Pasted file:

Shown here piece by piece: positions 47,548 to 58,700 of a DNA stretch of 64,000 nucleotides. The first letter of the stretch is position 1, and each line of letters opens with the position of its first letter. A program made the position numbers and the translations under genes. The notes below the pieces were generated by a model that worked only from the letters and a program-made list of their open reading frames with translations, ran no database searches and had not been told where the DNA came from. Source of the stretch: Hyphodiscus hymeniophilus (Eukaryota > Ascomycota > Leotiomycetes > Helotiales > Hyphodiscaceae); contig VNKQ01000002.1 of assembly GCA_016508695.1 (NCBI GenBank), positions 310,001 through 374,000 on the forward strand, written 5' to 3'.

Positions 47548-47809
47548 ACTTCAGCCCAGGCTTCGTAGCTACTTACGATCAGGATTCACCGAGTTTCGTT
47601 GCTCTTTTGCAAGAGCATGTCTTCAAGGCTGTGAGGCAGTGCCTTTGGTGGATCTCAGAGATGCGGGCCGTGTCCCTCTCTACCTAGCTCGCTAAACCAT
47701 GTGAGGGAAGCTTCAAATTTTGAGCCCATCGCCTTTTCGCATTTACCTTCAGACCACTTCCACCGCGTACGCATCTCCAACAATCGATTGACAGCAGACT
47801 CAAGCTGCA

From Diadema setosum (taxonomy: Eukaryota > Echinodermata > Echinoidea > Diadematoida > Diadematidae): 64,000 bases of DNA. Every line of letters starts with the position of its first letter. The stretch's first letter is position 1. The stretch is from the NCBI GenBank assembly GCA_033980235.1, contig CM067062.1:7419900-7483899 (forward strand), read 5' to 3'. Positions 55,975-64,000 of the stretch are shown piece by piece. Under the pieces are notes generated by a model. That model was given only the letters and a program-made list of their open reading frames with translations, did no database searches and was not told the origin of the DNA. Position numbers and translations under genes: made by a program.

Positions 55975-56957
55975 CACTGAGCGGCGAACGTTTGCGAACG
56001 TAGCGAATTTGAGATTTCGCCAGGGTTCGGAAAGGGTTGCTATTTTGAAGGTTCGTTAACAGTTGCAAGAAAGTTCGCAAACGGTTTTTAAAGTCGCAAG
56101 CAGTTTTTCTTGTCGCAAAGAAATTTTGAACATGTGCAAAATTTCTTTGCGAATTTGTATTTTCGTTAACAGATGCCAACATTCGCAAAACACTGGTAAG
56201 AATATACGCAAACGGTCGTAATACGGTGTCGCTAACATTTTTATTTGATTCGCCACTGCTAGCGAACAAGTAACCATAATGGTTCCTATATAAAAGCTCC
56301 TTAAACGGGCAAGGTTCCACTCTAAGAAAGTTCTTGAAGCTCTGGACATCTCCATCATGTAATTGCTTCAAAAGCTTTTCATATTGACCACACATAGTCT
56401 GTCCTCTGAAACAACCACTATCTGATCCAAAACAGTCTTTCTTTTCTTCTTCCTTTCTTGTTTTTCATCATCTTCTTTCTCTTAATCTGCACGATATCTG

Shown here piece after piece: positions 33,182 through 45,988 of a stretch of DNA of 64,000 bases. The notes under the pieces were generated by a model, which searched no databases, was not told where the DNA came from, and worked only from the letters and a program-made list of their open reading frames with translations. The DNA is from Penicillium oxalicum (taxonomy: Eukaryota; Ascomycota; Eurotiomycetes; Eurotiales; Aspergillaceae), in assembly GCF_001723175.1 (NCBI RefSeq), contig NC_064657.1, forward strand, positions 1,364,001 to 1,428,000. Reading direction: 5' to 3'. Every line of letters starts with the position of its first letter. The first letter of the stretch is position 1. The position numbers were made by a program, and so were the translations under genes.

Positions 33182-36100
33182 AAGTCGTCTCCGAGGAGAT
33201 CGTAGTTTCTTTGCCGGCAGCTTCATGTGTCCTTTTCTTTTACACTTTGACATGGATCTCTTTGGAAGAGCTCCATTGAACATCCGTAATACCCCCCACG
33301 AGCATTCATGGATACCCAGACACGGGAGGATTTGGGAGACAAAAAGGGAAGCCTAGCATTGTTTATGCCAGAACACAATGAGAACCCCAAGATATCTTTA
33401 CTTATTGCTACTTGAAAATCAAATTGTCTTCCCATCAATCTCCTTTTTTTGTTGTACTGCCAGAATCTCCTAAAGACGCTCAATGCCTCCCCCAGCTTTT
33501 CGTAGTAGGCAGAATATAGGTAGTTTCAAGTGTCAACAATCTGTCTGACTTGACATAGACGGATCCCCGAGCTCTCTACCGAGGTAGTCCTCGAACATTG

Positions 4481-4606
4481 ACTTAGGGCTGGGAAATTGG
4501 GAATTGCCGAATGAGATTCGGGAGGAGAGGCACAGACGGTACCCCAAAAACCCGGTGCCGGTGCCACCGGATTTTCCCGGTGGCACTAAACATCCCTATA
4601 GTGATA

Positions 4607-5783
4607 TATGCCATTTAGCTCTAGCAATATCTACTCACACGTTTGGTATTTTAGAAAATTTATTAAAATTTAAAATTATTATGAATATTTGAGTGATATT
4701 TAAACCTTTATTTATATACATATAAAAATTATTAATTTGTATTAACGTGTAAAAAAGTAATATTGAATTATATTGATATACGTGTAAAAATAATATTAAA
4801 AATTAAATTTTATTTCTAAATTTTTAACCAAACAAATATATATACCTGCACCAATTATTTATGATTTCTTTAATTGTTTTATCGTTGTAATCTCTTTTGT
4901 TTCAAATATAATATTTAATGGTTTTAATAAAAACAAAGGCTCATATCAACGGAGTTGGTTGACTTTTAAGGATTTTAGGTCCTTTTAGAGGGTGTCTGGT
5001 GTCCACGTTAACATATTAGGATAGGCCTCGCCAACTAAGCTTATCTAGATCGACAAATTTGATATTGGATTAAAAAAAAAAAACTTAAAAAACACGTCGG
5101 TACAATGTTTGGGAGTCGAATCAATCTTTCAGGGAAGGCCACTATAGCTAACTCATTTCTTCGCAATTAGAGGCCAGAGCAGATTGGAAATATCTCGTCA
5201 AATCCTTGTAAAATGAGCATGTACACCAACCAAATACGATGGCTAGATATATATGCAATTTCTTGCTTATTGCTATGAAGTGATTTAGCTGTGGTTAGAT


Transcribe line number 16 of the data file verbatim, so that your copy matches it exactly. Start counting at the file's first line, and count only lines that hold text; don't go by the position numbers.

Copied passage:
Positions 33182-36100